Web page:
Planning commission expects to make recommendation for the SMP

The updated Bainbridge Island Shoreline Master Program is expected to finally pass out of the planning commission and onto the city council's dais after this week.

After nine months of work, and an open house dedicated to the rewritten plan on March 29, the commission is ready to make a formal recommendation at their next meeting Thursday, April 12, according to Michael Lewars, the commission's chairman.

"I expect at the end of Thursday's meeting we will move to a recommendation on the SMP," Lewars said. "Once that is complete, it will move to the city council."

The city's Shoreline Master Program has been tied up in the planning commission longer than anyone expected.

When the commission began working on the plan in July 2011, they added an extra meeting each month. The meetings' hours were extended as well.

During the time since, city staff have compiled more than 400 public comments on the matter alone.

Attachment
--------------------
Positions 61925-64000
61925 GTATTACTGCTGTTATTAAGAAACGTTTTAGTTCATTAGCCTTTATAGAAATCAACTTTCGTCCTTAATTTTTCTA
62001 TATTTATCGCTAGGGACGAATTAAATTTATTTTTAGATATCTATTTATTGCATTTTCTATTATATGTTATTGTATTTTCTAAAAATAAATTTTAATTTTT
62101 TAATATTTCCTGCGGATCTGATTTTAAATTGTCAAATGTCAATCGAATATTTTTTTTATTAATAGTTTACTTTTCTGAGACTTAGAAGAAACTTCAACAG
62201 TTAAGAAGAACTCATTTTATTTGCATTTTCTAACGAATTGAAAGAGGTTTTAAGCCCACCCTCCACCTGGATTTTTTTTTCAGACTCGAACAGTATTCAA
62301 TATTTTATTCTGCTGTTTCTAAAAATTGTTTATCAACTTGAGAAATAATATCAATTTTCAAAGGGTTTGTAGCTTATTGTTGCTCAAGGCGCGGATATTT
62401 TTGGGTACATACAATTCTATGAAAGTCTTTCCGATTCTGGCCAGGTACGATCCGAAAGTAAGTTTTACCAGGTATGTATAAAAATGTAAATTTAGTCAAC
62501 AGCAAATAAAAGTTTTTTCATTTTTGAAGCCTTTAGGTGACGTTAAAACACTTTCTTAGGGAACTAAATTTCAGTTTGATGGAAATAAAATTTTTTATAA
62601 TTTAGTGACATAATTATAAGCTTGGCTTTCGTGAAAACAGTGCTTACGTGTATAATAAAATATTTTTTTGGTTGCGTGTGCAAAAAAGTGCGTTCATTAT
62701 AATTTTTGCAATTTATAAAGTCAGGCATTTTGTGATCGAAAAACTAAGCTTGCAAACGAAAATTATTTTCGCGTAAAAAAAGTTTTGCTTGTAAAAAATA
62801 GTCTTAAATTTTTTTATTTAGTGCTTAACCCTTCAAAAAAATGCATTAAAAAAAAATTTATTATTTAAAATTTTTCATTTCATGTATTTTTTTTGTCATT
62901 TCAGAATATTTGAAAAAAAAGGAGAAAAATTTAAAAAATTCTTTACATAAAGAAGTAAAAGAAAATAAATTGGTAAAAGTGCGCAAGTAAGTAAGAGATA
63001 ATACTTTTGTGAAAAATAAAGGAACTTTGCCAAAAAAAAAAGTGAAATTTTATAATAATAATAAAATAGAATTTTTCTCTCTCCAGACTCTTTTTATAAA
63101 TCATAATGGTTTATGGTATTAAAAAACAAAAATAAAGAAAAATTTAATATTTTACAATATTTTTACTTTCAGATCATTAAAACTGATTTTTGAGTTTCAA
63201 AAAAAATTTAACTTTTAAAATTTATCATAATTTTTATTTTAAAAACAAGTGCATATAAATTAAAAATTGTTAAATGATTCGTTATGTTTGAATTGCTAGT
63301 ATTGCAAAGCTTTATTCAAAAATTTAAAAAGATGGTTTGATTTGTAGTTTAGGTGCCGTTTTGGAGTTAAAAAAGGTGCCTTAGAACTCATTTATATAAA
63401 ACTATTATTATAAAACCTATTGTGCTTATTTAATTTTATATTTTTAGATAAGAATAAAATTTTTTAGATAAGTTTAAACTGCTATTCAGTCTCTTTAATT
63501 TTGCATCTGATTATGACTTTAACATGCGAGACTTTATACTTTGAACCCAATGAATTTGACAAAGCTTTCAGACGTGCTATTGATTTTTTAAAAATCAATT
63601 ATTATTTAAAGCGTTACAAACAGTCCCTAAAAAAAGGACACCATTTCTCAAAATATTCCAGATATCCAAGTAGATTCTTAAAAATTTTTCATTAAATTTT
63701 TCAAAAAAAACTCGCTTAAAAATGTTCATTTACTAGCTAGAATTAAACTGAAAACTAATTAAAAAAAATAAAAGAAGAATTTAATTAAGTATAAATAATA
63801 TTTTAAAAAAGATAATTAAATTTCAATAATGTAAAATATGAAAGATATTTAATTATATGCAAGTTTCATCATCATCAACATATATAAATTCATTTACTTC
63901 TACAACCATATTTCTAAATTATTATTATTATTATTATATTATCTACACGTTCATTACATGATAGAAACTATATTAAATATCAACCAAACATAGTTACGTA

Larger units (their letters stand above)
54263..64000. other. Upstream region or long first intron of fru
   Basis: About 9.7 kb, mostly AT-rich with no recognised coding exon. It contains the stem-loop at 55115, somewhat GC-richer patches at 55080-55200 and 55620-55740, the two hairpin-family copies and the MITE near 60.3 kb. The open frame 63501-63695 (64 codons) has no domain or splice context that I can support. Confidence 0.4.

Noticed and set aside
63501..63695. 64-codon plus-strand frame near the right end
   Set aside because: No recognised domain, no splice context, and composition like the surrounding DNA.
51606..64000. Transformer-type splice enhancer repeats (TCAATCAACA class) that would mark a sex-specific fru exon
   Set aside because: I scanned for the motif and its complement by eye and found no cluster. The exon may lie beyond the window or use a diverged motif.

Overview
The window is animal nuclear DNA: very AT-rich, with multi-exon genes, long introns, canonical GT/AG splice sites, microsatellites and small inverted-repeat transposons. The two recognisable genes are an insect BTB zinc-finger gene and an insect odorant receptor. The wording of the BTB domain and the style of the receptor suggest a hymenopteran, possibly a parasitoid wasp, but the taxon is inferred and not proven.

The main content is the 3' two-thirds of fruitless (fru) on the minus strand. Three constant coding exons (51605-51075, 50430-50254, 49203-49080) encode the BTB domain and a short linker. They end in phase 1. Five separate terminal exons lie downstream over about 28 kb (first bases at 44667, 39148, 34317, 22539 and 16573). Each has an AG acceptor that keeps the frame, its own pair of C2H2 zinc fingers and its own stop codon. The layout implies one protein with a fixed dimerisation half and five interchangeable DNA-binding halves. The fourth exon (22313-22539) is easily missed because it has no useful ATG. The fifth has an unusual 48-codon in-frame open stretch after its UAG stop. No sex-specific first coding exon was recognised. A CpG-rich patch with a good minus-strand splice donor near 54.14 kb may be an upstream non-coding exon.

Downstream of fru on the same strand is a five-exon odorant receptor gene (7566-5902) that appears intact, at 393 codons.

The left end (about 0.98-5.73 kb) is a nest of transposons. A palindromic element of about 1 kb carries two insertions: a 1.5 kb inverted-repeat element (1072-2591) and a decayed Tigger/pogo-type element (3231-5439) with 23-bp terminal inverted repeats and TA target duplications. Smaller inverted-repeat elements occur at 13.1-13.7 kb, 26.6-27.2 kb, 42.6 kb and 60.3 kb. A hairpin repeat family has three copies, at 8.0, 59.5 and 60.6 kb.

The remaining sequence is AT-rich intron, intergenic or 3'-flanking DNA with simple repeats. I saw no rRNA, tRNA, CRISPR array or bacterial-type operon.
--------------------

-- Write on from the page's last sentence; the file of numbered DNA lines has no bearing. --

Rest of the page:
At the March 29 open house, the public was able to view charts, maps and other information regarding the plan. The biggest topic at the meeting, raised by many shoreline homeowners, was the issue of nonconforming structures on the island. The term applies to buildings and homes on the island that were originally built with the standards of years past, but now wouldn't be considered in compliance.

Lewars, a shoreline homeowner, said that there has been much public confusion regarding the "nonconforming" designation.

"Stuff has gone around that if we are nonconforming that we can't sell our house or get a mortgage," Lewars said. "None of that is true. The thing that protects homeowners is that all lawful uses and existing structures are grandfathered in."

When the planning commission meets at 6:30 p.m. Thursday in the council chambers, it will have a couple of final "t's" to cross and "i's" to dot before handing it over to the council.

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